Germany: Tombstones vandalized in Europe’s oldest Jewish cemetery dating back to the 11th century
Dozens of gravestones in the oldest Jewish cemetery in Europe, the Heiliger Sand in the German city of Worms, were desecrated last week.
The attack took place Thursday and was reported on Friday. At least 50 gravestones in the medieval Jewish cemetery were smeared with paint.
A woman the local media said appeared “confused” was arrested.
An investigation is underway but the city has already ruled out antisemitism as a motive for the anti-Semitic hate crime.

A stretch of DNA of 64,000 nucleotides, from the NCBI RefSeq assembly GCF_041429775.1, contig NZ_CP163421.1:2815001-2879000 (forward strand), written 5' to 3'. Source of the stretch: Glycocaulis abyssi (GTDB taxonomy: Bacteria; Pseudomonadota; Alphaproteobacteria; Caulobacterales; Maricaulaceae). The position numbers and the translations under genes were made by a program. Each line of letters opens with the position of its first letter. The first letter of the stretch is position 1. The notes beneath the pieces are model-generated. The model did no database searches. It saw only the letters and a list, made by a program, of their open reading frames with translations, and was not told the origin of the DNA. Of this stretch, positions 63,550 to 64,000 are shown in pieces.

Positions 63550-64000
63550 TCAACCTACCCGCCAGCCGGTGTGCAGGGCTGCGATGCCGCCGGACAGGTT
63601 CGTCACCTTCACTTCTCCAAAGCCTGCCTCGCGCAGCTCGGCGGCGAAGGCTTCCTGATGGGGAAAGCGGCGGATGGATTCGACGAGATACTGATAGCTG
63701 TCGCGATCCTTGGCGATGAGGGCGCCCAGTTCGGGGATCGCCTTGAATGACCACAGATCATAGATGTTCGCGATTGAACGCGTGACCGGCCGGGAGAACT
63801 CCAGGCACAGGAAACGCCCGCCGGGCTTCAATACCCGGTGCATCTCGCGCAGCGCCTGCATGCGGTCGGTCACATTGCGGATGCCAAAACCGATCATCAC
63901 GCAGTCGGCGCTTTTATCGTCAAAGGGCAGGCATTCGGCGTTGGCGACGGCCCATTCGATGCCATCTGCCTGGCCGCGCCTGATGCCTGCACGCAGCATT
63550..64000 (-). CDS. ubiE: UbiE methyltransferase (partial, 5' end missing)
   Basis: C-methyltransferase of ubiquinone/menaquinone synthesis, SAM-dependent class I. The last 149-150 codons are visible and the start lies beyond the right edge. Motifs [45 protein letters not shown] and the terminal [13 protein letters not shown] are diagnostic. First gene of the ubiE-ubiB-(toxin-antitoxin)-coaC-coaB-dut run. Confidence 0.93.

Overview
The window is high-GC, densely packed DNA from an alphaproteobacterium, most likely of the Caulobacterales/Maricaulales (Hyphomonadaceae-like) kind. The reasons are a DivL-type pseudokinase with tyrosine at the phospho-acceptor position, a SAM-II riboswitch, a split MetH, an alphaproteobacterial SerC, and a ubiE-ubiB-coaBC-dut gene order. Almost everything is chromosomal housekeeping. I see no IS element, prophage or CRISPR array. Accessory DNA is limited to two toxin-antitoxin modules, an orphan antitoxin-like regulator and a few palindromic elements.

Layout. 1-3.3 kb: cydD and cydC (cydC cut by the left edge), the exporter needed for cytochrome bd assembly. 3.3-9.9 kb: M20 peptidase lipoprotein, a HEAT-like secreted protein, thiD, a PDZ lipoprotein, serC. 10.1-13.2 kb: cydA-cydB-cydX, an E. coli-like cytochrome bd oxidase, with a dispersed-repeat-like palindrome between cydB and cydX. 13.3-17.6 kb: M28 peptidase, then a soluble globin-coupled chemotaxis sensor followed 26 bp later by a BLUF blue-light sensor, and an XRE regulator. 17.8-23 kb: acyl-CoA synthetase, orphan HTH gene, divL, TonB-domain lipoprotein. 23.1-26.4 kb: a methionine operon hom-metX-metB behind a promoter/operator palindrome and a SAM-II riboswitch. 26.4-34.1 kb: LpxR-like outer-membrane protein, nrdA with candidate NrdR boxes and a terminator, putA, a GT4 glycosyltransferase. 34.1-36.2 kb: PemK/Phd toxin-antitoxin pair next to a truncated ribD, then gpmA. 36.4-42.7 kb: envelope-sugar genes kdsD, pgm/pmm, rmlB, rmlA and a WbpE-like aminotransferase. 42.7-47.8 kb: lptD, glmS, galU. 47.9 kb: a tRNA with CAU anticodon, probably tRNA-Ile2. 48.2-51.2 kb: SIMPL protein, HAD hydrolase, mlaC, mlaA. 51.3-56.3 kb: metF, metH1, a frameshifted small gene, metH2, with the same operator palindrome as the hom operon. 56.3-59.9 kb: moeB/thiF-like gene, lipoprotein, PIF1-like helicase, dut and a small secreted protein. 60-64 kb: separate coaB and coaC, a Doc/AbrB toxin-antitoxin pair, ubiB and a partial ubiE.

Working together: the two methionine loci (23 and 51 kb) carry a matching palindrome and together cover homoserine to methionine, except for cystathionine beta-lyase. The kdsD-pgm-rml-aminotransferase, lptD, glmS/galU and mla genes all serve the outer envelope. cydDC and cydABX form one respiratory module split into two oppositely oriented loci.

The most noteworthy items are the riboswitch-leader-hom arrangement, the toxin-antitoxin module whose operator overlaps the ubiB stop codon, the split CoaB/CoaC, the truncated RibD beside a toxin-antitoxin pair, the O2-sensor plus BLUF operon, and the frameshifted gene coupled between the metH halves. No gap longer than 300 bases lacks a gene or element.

The community in the city, renowned for counting the famous medieval French rabbi Rashi among its residents at one point, was established in the 11th century.
Among the tombstones vandalized belonged to the Maharam of Rothenburg, one of the chief Ashkenazi rabbis of the medieval period who was famous for opposing domestic violence against women, and for being a major contributor to the tosafot on Rashi’s commentary.
The oldest still-legible tombstone dates back to 1058/59, and thousands still visit the cemetery every year.
“The Jewish community in Germany is in shock after unknown individuals vandalized and desecrated dozens of gravestones in the ancient Jewish cemetery in the city of Worms,” the European Jewish Association announced.
“We currently do not know what material the paint is made of and how we can remove the smears without damaging the valuable tombstones,” Mayor Hans-Joachim Kosubek said on the city web site.